The United States is now taking in record revenues. But still we cannot keep up with Obama's spending and vote buying operation. He is rapidly creating a nation of dependents....dependent on voting Democratic.

If the debt limit is not raised, like Senators Barack Obama and Harry Reid voted not to do in 2006,the U.S. cam easily service the debt. They will just have to prioritize other spending.They are doing the same thing now with the current shutdown. They somehow found the money to have the Park Service open up the National Mall and staff it with police to stage a "made for media" event for thousands of illegal aliens while keeping the war memorials closed so authentic American veteran heroes cannot visit them.It's all a political game to these people.

I do agree with Ms. Flono, however, that it would be helpful if members of congress felt some of the pain the average American does by the actions of government. Maybe we can start off by eliminating the waivers the Democrats are so carefully protecting so legislators and their staff are not subjected to the same Obamacare the rest of America will be? And we can follow that up with Mr. Obama stopping his opposition to vouchers in Washington DC so that poor minority children can have the same opportunity to escape the failing public schools that his own priviledged children have.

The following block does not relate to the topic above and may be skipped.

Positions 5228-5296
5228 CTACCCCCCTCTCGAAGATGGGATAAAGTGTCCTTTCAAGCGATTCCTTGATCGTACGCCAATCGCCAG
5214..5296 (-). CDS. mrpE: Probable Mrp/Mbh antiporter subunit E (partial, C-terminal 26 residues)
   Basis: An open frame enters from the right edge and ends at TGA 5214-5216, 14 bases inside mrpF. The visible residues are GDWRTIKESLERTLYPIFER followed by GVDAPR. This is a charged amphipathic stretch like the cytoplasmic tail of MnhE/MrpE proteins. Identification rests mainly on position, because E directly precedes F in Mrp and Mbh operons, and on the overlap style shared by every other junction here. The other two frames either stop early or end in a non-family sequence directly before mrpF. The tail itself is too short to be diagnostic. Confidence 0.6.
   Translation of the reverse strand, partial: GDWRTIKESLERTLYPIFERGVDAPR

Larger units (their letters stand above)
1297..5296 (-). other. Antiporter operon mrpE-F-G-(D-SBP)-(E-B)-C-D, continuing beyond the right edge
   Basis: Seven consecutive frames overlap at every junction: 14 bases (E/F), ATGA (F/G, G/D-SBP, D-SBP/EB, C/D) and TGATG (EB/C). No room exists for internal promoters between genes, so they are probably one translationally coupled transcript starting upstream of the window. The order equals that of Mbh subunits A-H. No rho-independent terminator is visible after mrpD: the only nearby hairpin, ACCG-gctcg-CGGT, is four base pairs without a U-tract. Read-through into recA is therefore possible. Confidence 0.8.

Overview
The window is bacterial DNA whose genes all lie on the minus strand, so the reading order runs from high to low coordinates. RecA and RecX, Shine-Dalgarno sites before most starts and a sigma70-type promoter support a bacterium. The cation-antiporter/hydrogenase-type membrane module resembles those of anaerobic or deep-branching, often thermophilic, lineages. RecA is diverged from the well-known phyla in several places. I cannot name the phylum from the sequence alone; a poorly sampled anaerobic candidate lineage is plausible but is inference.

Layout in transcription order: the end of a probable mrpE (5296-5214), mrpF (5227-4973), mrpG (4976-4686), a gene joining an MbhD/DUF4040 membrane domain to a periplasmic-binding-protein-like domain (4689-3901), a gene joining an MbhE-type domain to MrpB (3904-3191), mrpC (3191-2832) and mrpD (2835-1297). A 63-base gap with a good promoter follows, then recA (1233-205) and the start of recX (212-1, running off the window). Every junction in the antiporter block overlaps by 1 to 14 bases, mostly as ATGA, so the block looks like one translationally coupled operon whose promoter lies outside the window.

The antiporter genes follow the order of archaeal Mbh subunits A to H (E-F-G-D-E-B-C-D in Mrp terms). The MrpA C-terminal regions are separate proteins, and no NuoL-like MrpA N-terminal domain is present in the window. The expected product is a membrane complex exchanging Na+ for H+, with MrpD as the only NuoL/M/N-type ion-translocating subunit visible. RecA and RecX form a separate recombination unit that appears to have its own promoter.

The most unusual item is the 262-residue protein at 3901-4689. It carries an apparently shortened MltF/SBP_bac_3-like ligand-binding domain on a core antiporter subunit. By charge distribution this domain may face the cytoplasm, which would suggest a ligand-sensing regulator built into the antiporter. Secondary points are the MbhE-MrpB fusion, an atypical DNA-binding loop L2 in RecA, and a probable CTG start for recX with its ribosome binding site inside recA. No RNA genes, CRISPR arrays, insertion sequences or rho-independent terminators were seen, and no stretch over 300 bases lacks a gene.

While there are exceptions it is the Republican ranks of Congress that are filled with business people who understand economics and job creation and doctors who understand the problems of socialized medicine and Obamacare. It is the Democratic ranks of Congress that are over represented with lawyers, community organizers and professional politicians who know nothing but feeding off the coffers of expanding government.

Adolf said...

First, someone with a net worth of $966,000 is not "rich" by any stretch of the imagination. That money in a retirement account would barely produce $50,000 a year in income for life. This is a quite common retirement nest egg.

That trivia aside, I agree 100% with the article's theme. It's reprehensible to have an attitude that we can pay our debts if we just stop giving people assistance... without a vote. Bad as it would be to default, I would rather give owners of T-bills the shaft, than poor people on government assistance.